More patrons mean we can bring in more guest writers to give their unique perspectives and interests. It also means we can support and share more queer-led projects each month. As we grow, we want our community and fellow creators to grow with us.

5. Ability to brainstorm and release new concepts

The more time we’re able to focus solely on this project, the more time we can brainstorm new ways to uplift, empower, educate, and support our community with new and exciting projects!

6. Expand Our Team

The more funding we have, the more folks we can bring into the project. That means new and better quality content. One of this project’s goals is to bring in more team members.

7. Higher Quality Content

The more time, training, and skills we can invest, the better quality content we can produce.

8. Bi-Monthly Chat

Another Patreon goal is to start a bi-monthly chat with all of our patrons!

9. Expansion

We’ve managed to start a website, bring in guest authors, launch various initiatives like Foster a Library, Project of the Month, and #MQHArtContest. We’d love to expand further in 2018!

10. Spreading Queer History

We run a series of articles and a podcast that work to tell the stories of the queer communities history. Above all else, that’s what it’s about; telling those stories not just to learn about our past, but to look toward the future.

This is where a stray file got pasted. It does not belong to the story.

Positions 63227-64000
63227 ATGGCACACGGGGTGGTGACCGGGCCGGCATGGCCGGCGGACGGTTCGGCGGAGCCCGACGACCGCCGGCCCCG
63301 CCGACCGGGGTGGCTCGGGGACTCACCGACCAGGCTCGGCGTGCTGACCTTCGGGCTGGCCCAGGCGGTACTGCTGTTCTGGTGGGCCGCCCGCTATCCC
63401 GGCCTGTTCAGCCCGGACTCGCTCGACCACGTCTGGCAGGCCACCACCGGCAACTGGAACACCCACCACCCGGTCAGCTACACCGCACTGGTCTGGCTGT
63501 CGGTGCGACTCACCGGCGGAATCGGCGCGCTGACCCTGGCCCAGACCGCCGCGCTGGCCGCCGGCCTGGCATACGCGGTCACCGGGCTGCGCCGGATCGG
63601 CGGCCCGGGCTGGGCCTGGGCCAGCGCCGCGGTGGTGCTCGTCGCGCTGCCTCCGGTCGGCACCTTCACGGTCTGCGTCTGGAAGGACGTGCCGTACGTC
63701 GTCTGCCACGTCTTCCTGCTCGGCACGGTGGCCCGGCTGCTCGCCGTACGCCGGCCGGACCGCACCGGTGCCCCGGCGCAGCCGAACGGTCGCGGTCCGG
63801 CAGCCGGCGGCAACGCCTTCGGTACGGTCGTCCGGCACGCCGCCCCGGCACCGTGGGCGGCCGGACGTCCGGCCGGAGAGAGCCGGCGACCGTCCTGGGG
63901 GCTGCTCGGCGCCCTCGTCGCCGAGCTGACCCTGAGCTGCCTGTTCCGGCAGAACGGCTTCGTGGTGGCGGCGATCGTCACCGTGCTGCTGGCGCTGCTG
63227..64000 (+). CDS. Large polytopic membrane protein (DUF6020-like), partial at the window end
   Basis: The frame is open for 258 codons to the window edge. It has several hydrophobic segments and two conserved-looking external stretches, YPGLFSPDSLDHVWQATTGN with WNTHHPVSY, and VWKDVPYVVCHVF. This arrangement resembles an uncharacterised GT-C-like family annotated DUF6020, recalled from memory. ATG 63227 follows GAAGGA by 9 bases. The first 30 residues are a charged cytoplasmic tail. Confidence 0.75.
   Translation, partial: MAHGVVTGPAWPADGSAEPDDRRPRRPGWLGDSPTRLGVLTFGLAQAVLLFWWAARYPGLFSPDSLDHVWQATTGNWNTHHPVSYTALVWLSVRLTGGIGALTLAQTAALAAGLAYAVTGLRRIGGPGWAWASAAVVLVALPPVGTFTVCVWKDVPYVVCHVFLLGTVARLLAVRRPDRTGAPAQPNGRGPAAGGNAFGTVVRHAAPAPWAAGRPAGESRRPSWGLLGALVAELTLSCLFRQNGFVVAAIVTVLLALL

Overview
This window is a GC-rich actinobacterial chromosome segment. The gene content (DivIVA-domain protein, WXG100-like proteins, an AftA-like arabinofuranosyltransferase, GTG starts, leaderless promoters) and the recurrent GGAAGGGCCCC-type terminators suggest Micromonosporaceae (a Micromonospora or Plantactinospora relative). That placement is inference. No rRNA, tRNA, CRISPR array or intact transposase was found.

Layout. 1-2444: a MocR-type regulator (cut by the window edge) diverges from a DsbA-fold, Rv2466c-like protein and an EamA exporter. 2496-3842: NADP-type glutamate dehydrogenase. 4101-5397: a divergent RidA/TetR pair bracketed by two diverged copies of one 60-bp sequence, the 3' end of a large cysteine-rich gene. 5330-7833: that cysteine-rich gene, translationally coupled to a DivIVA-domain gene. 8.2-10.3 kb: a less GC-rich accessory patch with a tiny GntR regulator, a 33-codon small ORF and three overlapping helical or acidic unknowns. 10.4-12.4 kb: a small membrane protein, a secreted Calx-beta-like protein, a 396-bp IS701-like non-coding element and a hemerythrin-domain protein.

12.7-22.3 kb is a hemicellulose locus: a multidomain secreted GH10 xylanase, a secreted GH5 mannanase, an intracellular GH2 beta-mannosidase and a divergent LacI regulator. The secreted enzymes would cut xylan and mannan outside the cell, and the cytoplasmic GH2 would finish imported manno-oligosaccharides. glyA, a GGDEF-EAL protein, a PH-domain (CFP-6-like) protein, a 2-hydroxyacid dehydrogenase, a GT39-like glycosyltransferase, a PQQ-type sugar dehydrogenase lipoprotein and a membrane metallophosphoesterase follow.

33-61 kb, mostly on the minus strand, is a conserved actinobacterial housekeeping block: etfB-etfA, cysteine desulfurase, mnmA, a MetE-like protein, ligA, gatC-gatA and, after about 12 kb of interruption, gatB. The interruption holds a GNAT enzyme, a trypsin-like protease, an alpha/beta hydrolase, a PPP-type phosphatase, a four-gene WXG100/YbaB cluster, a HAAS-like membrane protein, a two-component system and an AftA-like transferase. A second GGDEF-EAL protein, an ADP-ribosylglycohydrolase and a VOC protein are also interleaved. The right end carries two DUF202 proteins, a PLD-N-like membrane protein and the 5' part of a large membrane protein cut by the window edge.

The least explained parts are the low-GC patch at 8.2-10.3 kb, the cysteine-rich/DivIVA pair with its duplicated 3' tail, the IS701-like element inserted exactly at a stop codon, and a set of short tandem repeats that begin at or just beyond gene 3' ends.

Learning queer history is great, but making queer history is far greater.

justinhubbell: Thank you for reading and shar…

justinhubbell:

Thank you for reading and sharing! <3
PLEASE pledge on my Patreon so I can continue making comics like these!

Being trans can be tough sometimes but it’s also a blessing. A sacred gift. A journey few can know. A joy! 

Thanks again for reading! ^_^

transstudent: When Walking While Trans Is a C…

transstudent:

When Walking While Trans Is a Crime

The NYPD says it’s taking a more sensitive approach to sex work, but not everyone benefits.

“People always think of a trans woman: ‘You have to sell sex. That’s your dominant job.’ And that’s not what everybody does.”

Read the full article in The Cut.